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The History Of A Ruin

There are a number of common histories for buildings. The happiest is construction->continuous_use. Frankly, that’s less common than it should be. A history that we encounter a lot in our work is construction->use->decay->restoration->new_use. Sometimes there are two or more cycles of disinvestment and restoration, which I find maddening: ordinary maintenance would be cheaper and less intrusive than allowing a building to decay just to have to restore it. Wood and metal bridges usually have simpler stories because an unmaintained bridge tends to not last very long: the bare structure can’t rely on non-structural elements for partial support in the way we see happening with buildings. The Zoarville Station Bridge, which I discussed yesterday in terms of structure, has had both a second and third act.

The picture above gives a sense of the bridge, which is only 108 feet long, as it was in 1992 when it was recorded by HAER. Despite the overgrown deck, the iron looks to be in pretty good condition. Here’s a view of the end portal and the edges of the iron are crisp and straight:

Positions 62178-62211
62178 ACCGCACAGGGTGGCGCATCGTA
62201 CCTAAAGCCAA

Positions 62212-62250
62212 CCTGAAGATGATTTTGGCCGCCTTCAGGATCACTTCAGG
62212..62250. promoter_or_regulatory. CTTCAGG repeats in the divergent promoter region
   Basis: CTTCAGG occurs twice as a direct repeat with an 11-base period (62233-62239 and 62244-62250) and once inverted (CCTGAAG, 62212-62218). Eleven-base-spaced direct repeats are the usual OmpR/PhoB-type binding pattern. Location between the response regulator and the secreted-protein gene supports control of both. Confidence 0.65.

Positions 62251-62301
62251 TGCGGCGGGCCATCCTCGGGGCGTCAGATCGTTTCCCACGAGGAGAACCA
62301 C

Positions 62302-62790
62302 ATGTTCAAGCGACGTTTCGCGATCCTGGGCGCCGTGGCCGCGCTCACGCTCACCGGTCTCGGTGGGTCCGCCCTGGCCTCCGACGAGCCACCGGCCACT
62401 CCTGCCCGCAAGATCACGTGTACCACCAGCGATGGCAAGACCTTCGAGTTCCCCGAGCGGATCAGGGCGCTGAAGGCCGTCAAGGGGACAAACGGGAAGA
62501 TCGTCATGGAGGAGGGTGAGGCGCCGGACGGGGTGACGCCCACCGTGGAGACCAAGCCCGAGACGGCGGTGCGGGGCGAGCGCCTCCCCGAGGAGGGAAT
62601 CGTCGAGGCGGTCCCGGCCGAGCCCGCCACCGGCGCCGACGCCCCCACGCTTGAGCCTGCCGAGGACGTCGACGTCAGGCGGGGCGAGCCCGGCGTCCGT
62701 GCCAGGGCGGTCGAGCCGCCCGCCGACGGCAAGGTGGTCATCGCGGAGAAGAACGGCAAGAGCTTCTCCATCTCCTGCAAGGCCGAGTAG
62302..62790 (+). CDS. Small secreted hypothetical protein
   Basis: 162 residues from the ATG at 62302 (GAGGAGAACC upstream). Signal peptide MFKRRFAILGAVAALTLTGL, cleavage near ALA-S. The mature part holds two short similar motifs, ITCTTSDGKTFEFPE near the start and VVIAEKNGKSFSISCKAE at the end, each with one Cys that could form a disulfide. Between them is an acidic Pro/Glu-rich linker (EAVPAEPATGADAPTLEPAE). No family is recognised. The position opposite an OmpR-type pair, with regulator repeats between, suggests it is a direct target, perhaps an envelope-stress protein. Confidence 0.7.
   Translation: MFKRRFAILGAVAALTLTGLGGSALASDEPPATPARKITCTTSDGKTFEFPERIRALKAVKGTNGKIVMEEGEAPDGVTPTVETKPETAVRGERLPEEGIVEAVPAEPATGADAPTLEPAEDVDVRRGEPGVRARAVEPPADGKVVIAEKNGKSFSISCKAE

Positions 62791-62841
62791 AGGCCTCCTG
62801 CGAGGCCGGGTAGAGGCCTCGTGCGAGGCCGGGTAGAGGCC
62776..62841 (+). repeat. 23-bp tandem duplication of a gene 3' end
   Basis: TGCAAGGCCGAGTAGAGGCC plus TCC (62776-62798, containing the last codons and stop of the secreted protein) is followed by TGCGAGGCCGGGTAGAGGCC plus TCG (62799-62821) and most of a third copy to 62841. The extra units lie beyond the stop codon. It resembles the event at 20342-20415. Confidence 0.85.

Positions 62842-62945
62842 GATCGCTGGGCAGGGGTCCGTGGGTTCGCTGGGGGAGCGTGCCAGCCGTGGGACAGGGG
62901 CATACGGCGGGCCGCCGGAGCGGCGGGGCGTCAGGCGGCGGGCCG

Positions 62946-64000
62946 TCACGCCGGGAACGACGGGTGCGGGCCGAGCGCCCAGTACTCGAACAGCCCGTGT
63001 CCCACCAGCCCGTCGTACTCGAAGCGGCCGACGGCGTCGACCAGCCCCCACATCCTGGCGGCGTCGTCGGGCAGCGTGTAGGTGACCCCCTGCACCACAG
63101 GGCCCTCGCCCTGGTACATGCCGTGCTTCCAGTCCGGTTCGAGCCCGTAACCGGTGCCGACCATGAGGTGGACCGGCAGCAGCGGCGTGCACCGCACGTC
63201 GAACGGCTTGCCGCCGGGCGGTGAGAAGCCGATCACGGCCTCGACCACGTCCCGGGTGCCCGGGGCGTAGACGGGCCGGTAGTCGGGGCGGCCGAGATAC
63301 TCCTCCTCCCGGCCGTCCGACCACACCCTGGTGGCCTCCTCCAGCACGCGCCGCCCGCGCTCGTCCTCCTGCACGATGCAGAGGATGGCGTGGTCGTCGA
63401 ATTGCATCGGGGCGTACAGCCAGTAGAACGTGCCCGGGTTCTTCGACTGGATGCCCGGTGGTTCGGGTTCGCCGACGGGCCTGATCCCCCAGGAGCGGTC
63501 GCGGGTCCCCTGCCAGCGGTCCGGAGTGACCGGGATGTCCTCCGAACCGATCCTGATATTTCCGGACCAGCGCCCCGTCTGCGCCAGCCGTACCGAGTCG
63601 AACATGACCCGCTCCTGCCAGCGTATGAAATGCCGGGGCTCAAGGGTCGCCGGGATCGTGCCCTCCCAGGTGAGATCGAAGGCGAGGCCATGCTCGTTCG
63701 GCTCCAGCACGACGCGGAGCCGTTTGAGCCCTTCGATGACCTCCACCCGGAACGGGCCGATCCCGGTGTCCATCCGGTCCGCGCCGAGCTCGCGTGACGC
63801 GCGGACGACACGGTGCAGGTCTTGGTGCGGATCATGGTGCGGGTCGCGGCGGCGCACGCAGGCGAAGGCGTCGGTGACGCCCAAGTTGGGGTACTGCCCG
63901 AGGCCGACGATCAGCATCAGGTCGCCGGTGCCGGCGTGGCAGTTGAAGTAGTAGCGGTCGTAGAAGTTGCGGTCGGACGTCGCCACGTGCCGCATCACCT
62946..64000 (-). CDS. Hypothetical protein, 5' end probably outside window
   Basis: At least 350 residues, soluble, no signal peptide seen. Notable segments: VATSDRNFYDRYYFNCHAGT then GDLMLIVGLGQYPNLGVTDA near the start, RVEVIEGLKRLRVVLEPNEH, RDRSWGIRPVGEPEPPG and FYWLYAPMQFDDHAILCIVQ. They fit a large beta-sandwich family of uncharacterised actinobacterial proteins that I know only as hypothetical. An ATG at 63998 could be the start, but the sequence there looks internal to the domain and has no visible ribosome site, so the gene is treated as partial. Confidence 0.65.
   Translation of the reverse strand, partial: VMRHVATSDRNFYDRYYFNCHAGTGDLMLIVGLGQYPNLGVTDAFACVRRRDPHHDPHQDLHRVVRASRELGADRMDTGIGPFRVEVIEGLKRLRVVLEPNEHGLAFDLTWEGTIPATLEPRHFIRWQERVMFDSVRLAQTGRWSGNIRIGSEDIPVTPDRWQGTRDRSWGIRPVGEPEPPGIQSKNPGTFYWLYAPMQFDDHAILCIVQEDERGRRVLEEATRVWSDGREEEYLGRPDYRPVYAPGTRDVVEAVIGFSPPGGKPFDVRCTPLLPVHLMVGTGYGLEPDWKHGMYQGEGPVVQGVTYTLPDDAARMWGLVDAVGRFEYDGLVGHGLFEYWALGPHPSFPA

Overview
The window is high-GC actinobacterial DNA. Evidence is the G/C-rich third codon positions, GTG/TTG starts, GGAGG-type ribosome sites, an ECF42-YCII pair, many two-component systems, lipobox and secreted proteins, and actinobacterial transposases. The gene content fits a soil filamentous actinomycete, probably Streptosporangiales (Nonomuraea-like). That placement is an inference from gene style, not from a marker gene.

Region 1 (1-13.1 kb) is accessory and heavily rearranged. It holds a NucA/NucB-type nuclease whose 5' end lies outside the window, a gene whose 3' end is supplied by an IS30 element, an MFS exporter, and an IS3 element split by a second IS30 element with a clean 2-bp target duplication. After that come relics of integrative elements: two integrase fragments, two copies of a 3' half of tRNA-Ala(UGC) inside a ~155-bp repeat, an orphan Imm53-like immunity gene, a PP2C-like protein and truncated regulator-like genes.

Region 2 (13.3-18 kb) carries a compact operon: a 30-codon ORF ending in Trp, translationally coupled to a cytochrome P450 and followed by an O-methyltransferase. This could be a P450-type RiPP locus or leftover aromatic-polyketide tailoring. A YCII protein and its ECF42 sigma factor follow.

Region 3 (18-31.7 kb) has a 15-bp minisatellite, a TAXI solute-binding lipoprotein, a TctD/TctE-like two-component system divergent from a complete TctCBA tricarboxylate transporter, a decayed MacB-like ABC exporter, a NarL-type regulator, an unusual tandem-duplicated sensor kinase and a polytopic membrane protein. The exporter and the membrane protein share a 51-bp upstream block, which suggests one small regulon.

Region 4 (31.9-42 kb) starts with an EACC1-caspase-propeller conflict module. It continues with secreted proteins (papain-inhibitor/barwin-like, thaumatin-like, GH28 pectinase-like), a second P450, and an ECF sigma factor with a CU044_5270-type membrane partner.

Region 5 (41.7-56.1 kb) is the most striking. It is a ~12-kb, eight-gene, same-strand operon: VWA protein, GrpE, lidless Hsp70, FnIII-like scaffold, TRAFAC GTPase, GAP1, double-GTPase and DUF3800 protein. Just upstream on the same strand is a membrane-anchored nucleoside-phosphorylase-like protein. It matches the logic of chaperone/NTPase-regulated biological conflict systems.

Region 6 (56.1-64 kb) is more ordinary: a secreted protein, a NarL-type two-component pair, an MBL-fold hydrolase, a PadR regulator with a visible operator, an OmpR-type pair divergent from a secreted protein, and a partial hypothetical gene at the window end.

It was constructed in 1868 at the Tuscarawas River in Dover, Ohio, by Smith Latrobe & Company of Baltimore. That company was renamed, and by 1877 was advertising as the Baltimore Bridge Company with Mr. Smith as the president and chief and engineer and Mr. Latrobe as an engineer, secretary, and treasurer. Smith had worked for Albert Fink, the creator of the truss style used here; Fink had worked for Benjamin Latrobe II, who was related to the Latrobes in the company. In short, bridge design was a small world in the mid-1800s.

A truss bridge represented a substantial investment at that time, in design effort, in material, in fabrication, and in erection. All but the last could be recovered by re-using a bridge if it was no longer needed. Truss bridges could also be relatively simply disassembled, which made moving one much easier than moving a modern plate-girder bridge. When this bridge was replaced by a modern concrete bridge in 1905, the contractor took the old bridge as part of his payment and then re-erected it at Zoarville, about five miles form Dover, and was paid for supplying it there. It was then abandoned in the 1940s, which means that the photos show conditions after more than 40 years without maintenance, which is remarkable.

The grounds where the bridge sits have been part of a Boy Scout camp since 1996, and the structure was thoroughly restored by 2008. The camp has some remarkable pictures of the bridge in its current state: here.

If you look back over the blog posts I’ve written about old truss bridges, most end with demolition or complete abandonment. Somehow this bridge survived demolition in 1905 and decades of abandonment covering more than the entire second half of the twentieth century.